Burr, Devon M., Emery, Joshua P., Lorenz, Ralph D., Collins, Geoffrey C. and Carling, Paul A.
Sediment transport by liquid surfical flow: application to Titan
Icarus, 181, (1), . (doi:10.1016/j.icarus.2005.11.012).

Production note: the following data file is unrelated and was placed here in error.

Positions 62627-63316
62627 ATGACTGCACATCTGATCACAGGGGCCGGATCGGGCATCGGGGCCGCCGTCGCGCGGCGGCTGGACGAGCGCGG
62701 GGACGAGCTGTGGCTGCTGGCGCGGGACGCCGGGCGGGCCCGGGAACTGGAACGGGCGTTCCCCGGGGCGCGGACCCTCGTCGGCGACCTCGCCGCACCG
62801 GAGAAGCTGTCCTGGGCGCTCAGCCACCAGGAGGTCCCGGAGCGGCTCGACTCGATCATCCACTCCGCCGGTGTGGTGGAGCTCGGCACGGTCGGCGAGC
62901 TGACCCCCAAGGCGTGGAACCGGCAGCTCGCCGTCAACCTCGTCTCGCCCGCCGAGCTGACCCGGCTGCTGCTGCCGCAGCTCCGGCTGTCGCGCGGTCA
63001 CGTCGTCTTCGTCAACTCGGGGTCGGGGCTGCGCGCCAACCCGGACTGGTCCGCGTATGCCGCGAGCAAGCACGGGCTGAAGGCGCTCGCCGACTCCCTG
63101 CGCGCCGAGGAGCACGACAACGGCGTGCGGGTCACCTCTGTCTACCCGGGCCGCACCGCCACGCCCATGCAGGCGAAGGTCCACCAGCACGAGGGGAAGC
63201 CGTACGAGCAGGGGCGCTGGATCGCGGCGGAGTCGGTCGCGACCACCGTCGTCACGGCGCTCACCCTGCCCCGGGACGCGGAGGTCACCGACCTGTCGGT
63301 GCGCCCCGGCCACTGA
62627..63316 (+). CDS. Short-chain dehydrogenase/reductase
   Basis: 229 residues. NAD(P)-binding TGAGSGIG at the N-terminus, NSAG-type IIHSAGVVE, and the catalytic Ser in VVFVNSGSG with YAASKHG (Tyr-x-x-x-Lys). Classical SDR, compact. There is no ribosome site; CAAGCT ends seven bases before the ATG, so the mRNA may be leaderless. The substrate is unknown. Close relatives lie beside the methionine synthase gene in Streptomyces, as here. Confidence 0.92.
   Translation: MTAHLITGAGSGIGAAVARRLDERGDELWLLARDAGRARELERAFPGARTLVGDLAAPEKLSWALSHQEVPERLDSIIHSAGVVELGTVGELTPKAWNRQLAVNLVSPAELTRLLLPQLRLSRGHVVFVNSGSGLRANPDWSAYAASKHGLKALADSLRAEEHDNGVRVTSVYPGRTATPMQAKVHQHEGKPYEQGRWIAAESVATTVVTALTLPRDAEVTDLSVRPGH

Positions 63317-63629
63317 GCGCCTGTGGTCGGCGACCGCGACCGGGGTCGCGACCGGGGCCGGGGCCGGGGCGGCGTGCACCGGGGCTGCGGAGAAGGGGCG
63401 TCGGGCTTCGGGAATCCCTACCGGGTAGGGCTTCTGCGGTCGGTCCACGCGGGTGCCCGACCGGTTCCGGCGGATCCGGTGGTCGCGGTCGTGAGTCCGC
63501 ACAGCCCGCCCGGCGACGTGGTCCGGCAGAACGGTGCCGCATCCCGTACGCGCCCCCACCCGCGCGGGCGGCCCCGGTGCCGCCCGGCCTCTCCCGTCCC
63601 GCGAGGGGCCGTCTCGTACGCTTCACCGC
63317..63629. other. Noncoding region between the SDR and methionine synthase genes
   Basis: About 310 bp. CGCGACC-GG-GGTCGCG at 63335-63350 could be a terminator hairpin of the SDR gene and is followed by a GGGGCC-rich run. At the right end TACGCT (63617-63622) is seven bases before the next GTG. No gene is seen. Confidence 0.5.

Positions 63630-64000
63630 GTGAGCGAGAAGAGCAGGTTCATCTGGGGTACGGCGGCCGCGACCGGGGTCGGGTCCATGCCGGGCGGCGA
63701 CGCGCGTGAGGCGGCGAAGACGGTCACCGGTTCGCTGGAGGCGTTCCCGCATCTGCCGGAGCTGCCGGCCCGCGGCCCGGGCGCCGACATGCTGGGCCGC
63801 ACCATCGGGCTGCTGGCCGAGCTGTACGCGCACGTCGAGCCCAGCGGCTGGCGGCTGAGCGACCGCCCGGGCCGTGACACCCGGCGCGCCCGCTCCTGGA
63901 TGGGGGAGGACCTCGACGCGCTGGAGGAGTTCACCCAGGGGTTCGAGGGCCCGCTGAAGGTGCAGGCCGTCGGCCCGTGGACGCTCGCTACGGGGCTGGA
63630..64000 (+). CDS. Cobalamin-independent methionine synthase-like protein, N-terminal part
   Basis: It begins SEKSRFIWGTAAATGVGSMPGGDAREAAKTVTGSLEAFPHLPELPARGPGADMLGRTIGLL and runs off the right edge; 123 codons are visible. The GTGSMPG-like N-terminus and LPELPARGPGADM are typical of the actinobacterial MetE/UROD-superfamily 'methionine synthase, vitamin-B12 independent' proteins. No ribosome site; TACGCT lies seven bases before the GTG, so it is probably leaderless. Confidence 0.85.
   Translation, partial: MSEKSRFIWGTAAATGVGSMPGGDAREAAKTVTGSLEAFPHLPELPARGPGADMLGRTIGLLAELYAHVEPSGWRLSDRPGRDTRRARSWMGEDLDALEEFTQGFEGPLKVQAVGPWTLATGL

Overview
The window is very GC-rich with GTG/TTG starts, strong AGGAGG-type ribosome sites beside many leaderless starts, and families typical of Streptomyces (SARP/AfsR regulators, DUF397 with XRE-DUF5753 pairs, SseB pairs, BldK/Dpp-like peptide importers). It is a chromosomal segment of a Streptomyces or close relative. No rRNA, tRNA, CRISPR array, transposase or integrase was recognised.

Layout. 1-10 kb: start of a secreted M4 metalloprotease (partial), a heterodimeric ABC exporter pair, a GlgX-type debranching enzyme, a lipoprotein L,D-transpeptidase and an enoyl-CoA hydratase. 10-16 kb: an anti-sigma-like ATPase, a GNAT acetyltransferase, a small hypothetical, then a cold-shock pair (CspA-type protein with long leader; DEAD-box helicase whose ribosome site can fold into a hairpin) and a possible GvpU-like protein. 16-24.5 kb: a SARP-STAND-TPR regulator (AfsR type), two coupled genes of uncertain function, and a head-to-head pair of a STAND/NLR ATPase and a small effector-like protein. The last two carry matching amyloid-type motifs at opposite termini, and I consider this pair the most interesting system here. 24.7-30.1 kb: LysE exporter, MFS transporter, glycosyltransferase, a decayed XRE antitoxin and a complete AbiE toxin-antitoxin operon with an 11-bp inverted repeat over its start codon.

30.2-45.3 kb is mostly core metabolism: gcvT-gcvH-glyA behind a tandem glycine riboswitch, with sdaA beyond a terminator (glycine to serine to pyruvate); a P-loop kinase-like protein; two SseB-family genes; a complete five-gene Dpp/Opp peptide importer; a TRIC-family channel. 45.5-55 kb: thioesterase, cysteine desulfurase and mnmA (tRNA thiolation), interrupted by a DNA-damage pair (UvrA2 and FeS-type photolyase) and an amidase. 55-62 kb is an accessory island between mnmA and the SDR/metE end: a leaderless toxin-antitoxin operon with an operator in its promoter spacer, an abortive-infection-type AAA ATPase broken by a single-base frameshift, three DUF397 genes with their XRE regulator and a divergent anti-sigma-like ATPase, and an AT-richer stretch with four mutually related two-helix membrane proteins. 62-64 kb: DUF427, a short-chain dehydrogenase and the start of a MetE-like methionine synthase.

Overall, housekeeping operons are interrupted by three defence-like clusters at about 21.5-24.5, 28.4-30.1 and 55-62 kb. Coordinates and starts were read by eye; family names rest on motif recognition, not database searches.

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Sediment transport by surficial flow likely occurs on Titan. Titan is thought to have a volatile cycle, such as on Earth and likely in the past on Mars, which would entail surficial liquid flow. And surficial flow is implied in interpretations of Cassini–Hyugens data as showing fluvial channels, which would require sediment transport by surficial flow to form the observable features. We present calculations from basic hydraulic formulae of sediment entrainment and transport by surficial flow. First, we describe the conditions for (non-cohesive) sediment entrainment by grain size through use of the Shields' threshold curve. We then calculate settling velocities by grain size to describe the type of sediment transport—washload, suspended load, or bedload—that would follow entrainment. These calculations allow derivation of required flow depths for sediment transport by grain size over a given slope. A technique to estimate required flow velocities and unit discharges is also presented. We show the results of these calculations for organic and water ice sediment movement by liquid methane flow under Titan gravity. For comparative purposes, plots for movement of quartz sediment by water on Earth and basalt sediment by water on Mars are also included. These results indicate that (non-cohesive) material would move more easily on Titan than on Earth or Mars. Terrestrial field observations suggest that coarse grain transport is enhanced by hyperconcentration of fine-grained sediment; and the apparent availability of organic (fine grained) sediment on Titan, in conjunction with the possibility of convection-driven rainstorms, may lead to hyperconcentrated flows. Thus, significant sediment transport may occur on Titan during individual overland flow events.
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